Religion a major issue in Harry Reid's campaign for senate

After Harry Reid won re-election in 2004 and became Democratic leader of the Senate, the devout Mormon set up a faith-based website to court religious voters who had just helped return Republican President George W. Bush to the White House.

Then Reid used the platform, called "A word to the faithful," to attack Bush's budget as immoral.

To make his case, Reid said he met with a group of ministers who told him the Bible story about a rich man who paid no attention to a poor man named Lazarus living outside his gates.

"But in death, it was Lazarus who went to Heaven and the rich men who suffered in Hell," Reid wrote in 2005 in criticizing Bush's budget plan. "Their purpose in telling me the story was to point out the immorality of turning a blind eye to economic injustice. And they wanted to make a larger point about the Bush 2006 budget, which, as they put it, has 'much for the rich man and little for Lazarus.' "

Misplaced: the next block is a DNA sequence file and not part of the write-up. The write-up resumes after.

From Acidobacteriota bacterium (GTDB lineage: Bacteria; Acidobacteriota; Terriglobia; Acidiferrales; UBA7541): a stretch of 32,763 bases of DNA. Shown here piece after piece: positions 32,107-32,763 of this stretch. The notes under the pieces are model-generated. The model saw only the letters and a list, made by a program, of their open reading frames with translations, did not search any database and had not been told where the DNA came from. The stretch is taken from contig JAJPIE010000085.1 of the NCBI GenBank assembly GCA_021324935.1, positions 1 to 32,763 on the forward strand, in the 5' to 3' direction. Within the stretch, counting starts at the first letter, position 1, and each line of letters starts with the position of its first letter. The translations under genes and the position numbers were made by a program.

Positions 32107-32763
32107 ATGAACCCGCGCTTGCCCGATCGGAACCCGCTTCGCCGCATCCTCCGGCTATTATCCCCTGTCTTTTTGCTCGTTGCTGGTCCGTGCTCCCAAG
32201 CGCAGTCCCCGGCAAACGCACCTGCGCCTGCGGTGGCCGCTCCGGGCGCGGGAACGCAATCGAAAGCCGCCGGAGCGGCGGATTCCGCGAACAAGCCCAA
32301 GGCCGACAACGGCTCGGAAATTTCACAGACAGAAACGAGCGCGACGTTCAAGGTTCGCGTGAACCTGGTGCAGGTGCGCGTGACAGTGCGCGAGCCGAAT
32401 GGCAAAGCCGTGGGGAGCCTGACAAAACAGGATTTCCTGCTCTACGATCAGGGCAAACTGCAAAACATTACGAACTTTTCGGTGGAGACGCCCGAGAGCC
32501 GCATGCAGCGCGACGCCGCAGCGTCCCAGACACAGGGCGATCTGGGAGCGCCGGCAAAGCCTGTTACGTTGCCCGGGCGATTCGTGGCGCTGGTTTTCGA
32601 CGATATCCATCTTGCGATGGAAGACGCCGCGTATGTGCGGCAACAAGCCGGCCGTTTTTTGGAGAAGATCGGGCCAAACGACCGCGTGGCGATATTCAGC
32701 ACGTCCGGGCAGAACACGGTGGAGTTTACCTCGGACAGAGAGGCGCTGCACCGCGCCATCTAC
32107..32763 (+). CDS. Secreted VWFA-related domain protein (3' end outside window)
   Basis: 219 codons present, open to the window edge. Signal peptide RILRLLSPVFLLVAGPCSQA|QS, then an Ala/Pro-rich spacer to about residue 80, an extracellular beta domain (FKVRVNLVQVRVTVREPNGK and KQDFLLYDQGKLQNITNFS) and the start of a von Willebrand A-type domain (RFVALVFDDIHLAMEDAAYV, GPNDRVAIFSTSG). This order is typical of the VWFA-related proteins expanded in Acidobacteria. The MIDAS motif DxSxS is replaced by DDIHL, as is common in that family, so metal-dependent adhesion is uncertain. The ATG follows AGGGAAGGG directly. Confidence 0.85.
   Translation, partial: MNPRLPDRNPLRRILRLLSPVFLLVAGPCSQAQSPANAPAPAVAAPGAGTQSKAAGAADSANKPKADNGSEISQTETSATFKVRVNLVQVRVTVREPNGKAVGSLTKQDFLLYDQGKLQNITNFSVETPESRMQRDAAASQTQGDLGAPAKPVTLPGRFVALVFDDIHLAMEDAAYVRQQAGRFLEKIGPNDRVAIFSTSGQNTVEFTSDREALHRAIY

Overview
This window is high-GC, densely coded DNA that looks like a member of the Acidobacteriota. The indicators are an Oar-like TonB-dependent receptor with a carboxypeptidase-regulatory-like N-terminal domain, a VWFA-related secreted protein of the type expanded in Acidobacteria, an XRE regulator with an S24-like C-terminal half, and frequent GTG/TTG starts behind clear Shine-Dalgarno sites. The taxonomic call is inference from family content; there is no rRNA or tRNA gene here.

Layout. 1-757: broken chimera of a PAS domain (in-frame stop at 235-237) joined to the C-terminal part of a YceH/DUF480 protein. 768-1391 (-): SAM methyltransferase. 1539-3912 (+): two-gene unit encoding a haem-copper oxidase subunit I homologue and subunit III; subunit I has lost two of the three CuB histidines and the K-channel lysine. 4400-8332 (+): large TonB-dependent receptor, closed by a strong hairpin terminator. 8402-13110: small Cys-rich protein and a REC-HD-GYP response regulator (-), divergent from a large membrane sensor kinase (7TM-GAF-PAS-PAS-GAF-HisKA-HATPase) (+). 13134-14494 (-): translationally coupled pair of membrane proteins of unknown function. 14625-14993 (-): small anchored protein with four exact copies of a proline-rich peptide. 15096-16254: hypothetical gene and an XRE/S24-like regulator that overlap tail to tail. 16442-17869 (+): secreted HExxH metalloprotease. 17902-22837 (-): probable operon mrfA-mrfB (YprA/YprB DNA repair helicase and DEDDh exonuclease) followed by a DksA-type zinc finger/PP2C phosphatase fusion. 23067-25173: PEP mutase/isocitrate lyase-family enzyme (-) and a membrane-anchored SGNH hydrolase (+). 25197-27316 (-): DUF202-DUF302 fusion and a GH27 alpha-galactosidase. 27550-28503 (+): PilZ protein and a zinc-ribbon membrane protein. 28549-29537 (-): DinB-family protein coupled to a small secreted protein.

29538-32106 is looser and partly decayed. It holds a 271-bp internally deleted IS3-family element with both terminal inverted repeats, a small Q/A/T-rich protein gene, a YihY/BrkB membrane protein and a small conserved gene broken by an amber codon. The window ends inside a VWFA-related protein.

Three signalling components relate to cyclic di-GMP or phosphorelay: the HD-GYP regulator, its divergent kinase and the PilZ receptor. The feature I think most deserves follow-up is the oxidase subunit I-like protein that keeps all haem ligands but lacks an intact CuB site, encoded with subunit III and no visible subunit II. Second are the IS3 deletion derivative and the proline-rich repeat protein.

The commentary is striking in that it's one of the rare times in Reid's long legislative career that he has publicly used his private religious beliefs to sharply criticize the political opposition.

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